Freedom of Information Act Office
IC Directors' Meeting Highlights
May 10, 2010
|Subject:||IC Directors Meeting Highlights—March 25, 2010|
Passage of Health Care Reform:
President Obama's signing of Health Care Reform represents an historic achievement, allowing 30 million Americans access to health care benefits and addressing a long-standing source of economic inequality. Several provisions in the legislation affect the NIH; most notably: 1) raising of NCMHD to Institute status and 2) establishment of the CURES Acceleration Network to enable NIH to bridge the "valley of death" between laboratory discovery and commercialization of cures and therapies. Careful review of the legislation is underway, which will inform future implementation discussions with Secretary Sebelius.
"Vaccines: Never a Dull Moment":
Dr. Fauci briefed the ICD on recent events surrounding the FDA's March 22, 2010 recommendation that clinicians temporarily suspend use of the Rotarix vaccine, which is used to combat Rotavirus infection, a leading cause of severe diarrheal disease, globally. Investigators in San Francisco used high-throughput genomic sequencing to test several vaccines for presence of exogenous viral sequences. They found significant levels of contaminating Porcine Circovirus 1 (PCV1) in two lots of Rotarix vaccine (made by GlaxoSmithKlein, GSK); this finding was subsequently confirmed by GSK after additional testing. PCV1 has never been associated with disease in animals or humans.
Rotavirus vaccines are licensed globally, and Rotarix is widely used in the developing world. Because of its wide use and strong safety record since its early development, Rotarix has not been taken off the market, but FDA has asked for a pause in its use while obtaining advice on how to proceed.
EEO State of the Agency Briefing Lawrence Self, OEODM
Mr. Larry Self presented the annual State of the Agency Briefing on NIH’s Equal Opportunity and Diversity Management efforts for the FY2009 and plans for FY2010. Mr. Self outlined DHHS goals for NIH in hiring individuals with targeted disabilities; it is a goal of the Equal Employment Opportunity Commission to have this population comprise 2% of the Federal workforce. Mr. Self asked IC Directors to consider several actions to champion and strive for diversity in the workplace. A recent pilot project collected self-reported applicant tracking data from an NIH program that recruits top-tier tenure-track candidates to the NIH Intramural program. The data showed that diversity exists in the applicant pool and identified useful sources to advertise and promote NIH programs.
Dr. Raynard Kington emphasized that the commitment to recruit a more diversified workforce must begin at the IC Director level and that a more determined effort will be necessary to elevate recruitment levels of under-represented minorities and individuals with targeted disabilities.
The Knockout Mouse Project James Battey, NIDCD
The laboratory mouse is considered a premiere experimental model of human biology and disease for over 100 years. Mouse gene "knockout" or inactivation has been used successfully to model human disorders and diseases, while also identifying other genes involved. The Knockout Mouse Project (KOMP) aims to generate a comprehensive and public resourse of mouse embryonic stem cells containing a knockout in every gene in the mouse genome. KOMP supports cataloging data of mutants in mouse strain C57BL/6, which is the most widely used mouse strain and its complete genome sequence has been made available.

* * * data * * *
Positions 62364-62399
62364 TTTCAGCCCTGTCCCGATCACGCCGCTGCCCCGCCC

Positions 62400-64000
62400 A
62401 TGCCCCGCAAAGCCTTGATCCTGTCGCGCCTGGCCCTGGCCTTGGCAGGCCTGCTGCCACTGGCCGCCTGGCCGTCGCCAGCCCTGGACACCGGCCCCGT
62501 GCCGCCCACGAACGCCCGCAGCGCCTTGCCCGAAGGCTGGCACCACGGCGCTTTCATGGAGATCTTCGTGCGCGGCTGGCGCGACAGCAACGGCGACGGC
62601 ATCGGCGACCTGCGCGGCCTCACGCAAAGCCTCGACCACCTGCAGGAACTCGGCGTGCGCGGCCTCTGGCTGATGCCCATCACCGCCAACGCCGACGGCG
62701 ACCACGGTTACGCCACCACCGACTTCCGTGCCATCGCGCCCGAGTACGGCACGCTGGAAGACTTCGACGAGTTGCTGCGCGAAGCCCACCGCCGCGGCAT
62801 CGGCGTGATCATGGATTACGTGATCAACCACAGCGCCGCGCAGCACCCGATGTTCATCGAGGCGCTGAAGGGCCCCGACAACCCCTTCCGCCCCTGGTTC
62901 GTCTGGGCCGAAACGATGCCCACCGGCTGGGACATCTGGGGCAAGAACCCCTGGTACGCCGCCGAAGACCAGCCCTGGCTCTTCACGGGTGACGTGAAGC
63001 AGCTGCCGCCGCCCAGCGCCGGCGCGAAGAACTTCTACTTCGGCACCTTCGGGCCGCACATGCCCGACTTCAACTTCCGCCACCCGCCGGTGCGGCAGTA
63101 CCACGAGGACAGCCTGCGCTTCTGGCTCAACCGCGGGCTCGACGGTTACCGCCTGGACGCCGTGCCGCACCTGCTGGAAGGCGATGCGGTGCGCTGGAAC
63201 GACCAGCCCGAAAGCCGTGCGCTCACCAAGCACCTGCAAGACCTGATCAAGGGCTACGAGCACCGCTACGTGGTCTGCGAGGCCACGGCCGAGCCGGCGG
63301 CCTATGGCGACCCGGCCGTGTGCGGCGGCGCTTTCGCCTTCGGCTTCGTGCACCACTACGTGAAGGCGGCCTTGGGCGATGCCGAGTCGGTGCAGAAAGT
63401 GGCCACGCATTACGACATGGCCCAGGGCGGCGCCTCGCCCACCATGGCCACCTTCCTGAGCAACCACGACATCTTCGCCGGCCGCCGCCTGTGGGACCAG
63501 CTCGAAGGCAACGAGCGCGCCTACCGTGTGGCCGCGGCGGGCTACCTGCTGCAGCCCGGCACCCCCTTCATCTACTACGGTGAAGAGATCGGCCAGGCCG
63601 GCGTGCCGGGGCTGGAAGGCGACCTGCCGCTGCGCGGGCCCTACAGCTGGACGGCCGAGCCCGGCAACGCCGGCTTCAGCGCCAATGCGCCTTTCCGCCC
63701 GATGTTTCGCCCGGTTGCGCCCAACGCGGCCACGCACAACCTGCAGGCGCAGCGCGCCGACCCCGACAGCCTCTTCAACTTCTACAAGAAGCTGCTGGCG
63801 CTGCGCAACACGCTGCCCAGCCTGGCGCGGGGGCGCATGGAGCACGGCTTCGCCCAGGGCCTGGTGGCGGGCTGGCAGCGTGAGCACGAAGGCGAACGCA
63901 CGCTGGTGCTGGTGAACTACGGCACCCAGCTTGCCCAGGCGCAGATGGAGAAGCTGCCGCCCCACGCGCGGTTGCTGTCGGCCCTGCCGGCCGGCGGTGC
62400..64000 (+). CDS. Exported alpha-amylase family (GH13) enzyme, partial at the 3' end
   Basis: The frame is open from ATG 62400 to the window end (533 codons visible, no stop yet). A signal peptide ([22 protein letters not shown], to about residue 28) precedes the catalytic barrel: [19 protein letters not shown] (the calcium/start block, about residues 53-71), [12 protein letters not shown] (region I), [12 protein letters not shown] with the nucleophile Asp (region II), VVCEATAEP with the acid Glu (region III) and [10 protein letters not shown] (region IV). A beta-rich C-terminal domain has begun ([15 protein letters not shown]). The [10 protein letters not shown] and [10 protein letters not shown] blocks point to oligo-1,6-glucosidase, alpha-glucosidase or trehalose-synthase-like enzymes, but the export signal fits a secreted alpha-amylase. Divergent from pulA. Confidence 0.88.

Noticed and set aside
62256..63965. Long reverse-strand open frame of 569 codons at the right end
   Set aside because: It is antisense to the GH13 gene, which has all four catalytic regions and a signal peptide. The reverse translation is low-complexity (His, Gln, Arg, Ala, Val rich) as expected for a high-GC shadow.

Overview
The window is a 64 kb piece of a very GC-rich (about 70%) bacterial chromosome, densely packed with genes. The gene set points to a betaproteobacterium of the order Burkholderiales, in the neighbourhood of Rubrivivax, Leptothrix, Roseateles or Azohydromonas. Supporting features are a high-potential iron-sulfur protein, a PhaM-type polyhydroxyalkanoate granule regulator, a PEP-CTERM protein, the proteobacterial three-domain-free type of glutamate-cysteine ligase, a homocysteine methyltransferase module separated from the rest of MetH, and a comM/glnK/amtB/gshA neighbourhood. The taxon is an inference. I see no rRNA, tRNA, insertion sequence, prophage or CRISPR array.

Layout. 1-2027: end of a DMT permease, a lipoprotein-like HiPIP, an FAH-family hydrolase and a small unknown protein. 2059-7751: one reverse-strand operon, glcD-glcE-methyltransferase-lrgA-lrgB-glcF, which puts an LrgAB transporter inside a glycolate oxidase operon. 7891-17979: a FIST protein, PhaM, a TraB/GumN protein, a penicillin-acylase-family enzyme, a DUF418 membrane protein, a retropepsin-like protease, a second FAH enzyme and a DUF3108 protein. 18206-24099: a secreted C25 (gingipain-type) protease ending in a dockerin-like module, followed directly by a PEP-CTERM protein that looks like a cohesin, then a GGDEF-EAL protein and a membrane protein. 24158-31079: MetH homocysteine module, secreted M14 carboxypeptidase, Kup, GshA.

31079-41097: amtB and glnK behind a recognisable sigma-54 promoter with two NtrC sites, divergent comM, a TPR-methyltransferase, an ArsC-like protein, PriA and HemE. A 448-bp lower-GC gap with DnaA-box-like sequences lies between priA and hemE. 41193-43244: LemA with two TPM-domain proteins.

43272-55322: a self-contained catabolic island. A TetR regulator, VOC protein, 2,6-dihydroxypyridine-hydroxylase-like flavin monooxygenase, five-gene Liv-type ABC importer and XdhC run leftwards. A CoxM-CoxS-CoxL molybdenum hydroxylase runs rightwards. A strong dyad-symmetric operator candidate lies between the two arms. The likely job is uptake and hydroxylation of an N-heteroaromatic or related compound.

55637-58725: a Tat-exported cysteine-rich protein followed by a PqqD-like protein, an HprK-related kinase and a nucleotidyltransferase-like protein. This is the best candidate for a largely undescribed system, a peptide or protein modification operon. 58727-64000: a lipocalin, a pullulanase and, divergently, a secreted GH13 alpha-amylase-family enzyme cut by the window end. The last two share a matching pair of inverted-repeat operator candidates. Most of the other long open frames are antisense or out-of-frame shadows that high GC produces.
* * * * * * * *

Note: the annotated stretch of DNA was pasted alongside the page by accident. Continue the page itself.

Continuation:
Since its 2004 inception, KOMP has awarded cooperative agreements for creation of knockout mice lines, for set up of a KOMP data coordination center, to improve efficiency of creating knockout mice lines, and for establishment of a KOMP repository to increase availability of mice and related materials. Production of mutant cell lines have caught up to cell goals and the KOMP website (www.knockoutmouse.org) provides complete information on allele design, vector, genotyping and sequencing primers. Activity in the KOMP repository has increased in terms of both orders and new accounts. The phenotyping phase of KOMP has begun and includes international workshops and a pilot project of broad-based phenotyping of 500 mutant lines.
Systems Biology of Early Embryos and ES Cells Minoru Ko, NIA
Dr. Minoru Ko gave a scientific presentation on his systematic gene perturbation study, which has created and analyzed more than 100 mouse ES cell lines, in each of which a specific transcription factor can be induced. Among these genes, he highlighted Zscan4, which was originally found by large-scale cDNA sequencing project and subsequent microarray study on mouse preimplantation embryos. Zscan4 is expressed in only 5%, of ES cells at a given time. Zscan4 expression is transient and reversible, and its knockdown in expression leads to a culture crisis of ES cells within 8 passages. Telomere shortening is one mechanism for chromosome deterioration, and expression of Zscan4 regulates telomere elongation and provides genomic stability through promotion of telomere recombination, while inhibiting spontaneous non-telomeric sister chromatid exchange. While pluripotency and self-renewal are defining features of embryonic stem (ES) cells, another important hallmark is their ability to defy cellular senescence, enabling ES cells to undergo multiple passages without crisis or transformation. Results indicate that Zscan4 may be a master gene, assisting cells to defy senescence through maintenance of telomeres, genomic integrity and normal chromosomal complement.
Recognition — Louise Myers:
Dr. Collins closed the meeting by recognizing the service of Louise Myers, current Acting Associate Director in the Office of Budget (OB). Ms. Myers will retire on April 2nd after 29 years of service to NIH and the NIH budget community.